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‘Yay, David!’: How Schitt’s Creek is doing Queer Representation the Right Way

If you haven't seen Schitt's Creek, you're missing out on a heartfelt, weird, and wonderful experience. It is a Canadian sitcom that follows an eclectic family of 4 adults navigating their lives after losing their wealth and fortune. The show places them in a quaint town called 'Schitt's Creek', and we see the family rebuilding their lives personally and professionally.

David Rose is the only son of Moira and Johnny Rose and the older brother of Alexis Rose. The writers on the show managed to give him a character arc that was both dramatic and heartwarming. What David's character does differently for the queer representation is that his queerness does not serve to check a diversity box; it is a part of his personality, not his entire purpose in the show.

The way that the queer community is represented in mainstream media has changed and evolved, but for the most part, some things stay the same. They are portrayed the way straight people view queerness through their lens and are often subject to stereotypical tropes. What makes David Rose's portrayal stand out is how nonchalant it is. In the first season, the show addresses his ambiguous sexuality in a very clever metaphor said by Rose, "I do drink red wine, but I also drink white wine. And I have been known to sample the occasional rosé. A couple of summers back, I tried a Merlot that used to be a Chardonnay which got a bit complicated." Throughout the series, David enters a serious relationship with his business partner, Patrick, and they get married at the show's end. Dan Levy, who both co-wrote the show and starred as David Rose, stated that this understatement was deliberate because the writers on the show wanted queer storylines to be presented the same way straight storylines are. Although coming-out stories, such as Rosa Diaz's journey on Brooklyn Nine-Nine, are incredibly important for representation and for audiences to relate, there is also a need to show the progression of queer relationships in a conventional manner. This essentially means that a same-sex couple can also get the happy ending (this is a hilarious innuendo if you have seen the show) without having to struggle for it. David Rose's relationship and consequent marriage with Patrick are treated precisely the same as his heterosexual sister Alexis' relationships are treated.

In contrast, a queer relationship highlighted on a widely acclaimed show was that of Santana Lopez and Brittany Pierce on Glee. The series showed their entire journey, from their friendship to Santana's difficult coming out (where she is outed against her consent on a political campaign and is then disowned by her grandmother), and eventually their wedding years later (on which her grandmother refuses to show up on account of it clashing with her Christian values). Theirs was also a relationship that was a significant part of a TV show's main synopsis, not unlike David's relationship in Schitt's Creek. However, it followed a more generalized trope- with the struggle and spotlight on the queerness of it.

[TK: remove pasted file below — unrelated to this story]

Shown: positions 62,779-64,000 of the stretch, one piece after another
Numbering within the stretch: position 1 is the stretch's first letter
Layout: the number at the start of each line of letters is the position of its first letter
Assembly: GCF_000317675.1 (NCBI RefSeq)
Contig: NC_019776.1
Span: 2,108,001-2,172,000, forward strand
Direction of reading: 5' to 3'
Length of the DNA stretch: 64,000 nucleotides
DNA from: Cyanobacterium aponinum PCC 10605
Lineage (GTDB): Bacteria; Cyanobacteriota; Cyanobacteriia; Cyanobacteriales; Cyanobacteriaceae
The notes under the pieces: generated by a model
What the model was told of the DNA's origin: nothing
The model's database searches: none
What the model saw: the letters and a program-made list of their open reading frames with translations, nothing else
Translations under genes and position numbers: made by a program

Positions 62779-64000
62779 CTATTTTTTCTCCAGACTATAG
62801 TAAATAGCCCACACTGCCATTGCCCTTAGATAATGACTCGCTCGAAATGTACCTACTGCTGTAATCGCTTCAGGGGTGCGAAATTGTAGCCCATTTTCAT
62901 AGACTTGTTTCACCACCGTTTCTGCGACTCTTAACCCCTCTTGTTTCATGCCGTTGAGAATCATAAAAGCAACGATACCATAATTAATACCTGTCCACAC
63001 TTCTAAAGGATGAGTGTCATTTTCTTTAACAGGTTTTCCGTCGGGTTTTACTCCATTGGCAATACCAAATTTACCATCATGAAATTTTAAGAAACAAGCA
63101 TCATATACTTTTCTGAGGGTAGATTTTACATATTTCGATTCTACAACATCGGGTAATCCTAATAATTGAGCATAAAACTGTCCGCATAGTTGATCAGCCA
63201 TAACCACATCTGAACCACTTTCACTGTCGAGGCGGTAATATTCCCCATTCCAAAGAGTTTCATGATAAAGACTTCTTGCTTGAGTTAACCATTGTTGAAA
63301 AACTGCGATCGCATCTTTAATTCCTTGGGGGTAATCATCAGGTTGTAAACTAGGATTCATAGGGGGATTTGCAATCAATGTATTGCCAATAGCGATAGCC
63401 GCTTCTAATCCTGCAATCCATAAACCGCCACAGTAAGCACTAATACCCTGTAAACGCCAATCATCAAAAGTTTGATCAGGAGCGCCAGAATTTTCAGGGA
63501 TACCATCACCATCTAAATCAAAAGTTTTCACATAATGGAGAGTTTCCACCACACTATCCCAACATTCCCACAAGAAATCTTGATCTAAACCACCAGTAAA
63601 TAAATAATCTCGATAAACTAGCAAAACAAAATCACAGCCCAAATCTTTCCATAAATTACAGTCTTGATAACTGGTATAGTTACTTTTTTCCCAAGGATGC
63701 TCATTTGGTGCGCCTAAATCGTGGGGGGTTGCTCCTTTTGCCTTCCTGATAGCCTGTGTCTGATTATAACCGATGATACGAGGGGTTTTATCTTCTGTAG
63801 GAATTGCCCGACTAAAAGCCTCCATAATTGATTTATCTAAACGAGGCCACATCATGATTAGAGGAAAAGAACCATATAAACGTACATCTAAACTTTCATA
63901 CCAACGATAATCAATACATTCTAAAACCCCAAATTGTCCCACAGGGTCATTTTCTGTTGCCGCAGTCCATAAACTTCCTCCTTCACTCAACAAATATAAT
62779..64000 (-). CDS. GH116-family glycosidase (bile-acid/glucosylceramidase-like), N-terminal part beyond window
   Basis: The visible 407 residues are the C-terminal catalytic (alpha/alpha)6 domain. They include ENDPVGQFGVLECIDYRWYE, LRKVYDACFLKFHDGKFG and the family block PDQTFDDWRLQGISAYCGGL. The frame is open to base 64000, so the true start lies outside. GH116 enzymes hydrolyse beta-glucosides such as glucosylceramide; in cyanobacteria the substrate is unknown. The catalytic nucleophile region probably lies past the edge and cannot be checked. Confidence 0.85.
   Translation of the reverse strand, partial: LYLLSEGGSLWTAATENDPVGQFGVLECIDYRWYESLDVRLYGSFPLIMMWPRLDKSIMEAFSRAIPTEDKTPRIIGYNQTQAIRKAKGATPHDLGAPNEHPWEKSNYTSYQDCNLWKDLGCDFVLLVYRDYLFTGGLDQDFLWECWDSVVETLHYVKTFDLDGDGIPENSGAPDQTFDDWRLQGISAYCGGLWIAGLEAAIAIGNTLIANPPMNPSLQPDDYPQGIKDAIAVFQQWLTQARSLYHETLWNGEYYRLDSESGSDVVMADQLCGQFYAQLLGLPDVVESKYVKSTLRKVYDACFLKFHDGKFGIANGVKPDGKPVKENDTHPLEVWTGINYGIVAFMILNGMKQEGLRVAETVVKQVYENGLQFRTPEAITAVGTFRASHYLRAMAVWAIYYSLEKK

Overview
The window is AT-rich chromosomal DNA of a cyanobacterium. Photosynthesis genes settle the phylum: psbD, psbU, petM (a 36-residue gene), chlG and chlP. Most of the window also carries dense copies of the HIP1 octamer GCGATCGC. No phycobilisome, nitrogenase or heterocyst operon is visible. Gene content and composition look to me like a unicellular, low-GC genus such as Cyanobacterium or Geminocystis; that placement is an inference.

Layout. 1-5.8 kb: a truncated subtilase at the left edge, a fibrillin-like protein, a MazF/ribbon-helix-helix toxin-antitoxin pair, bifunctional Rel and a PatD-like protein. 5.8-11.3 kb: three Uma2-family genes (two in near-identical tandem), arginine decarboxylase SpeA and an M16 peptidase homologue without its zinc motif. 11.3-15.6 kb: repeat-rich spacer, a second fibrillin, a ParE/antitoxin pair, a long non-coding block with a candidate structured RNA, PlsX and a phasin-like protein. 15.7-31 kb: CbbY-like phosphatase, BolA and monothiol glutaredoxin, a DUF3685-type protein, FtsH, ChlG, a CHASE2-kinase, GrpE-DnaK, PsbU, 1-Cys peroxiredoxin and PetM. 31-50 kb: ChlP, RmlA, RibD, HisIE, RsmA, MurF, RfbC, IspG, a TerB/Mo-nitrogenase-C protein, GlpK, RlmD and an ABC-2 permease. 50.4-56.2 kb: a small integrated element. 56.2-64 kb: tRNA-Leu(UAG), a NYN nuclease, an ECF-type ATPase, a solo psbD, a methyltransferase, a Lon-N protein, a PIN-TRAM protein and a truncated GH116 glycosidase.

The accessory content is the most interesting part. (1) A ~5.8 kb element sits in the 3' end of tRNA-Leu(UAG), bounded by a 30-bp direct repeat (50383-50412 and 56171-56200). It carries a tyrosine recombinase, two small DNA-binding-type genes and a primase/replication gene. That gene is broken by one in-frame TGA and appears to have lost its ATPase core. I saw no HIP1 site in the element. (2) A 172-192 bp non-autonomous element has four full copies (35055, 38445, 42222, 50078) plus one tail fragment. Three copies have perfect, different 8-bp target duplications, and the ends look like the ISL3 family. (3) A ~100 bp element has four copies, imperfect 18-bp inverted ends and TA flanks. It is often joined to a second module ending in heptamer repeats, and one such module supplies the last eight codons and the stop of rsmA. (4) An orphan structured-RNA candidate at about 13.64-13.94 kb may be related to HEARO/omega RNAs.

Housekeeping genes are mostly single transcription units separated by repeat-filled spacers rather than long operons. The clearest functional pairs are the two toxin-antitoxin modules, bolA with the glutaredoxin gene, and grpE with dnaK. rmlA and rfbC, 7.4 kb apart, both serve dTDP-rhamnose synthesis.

Both representations hold a special place in the industry, and both performances were widely acclaimed, but what sets Schitt's Creek apart is the normalization done in a very subtle and tasteful manner.

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I'll be honest when I first watched the show, I thought his sexuality will be only used for the comedic purpose and won't be taken seriously during the whole show. I remember when his parents were discussing maybe him being a queer was just a 'phase' but moira cleared it to Jhonny how it wasn't a phase, and we should accept David as he is. That was when I realized that this story is trying to change the usual conceptions about the queer community, and they are to be taken seriously. Totally agreeing with you that this his sexuality was part of his character, but they didn't force this idea on the whole character and showed so much more of…


Mahnoor Mannan
Mahnoor Mannan

When I first watched Schitt's Creek, I was kind of conflicted with David's character. I was worried about how he may be playing into stereotypes as the typically sitcom gay character. His openly flamboyant way of speaking and interests made me fear that he was a gay caricature. Learning that Dan Levy was a writer of the show and also the one who played David made me think about it differently.

Dan Levy, as a gay man, writing in a gay character, is very different from a straight writer writing in the same character. His work has his own mark of the creator, as he has written David through a gay lens. This changed the way I thought. Is it…

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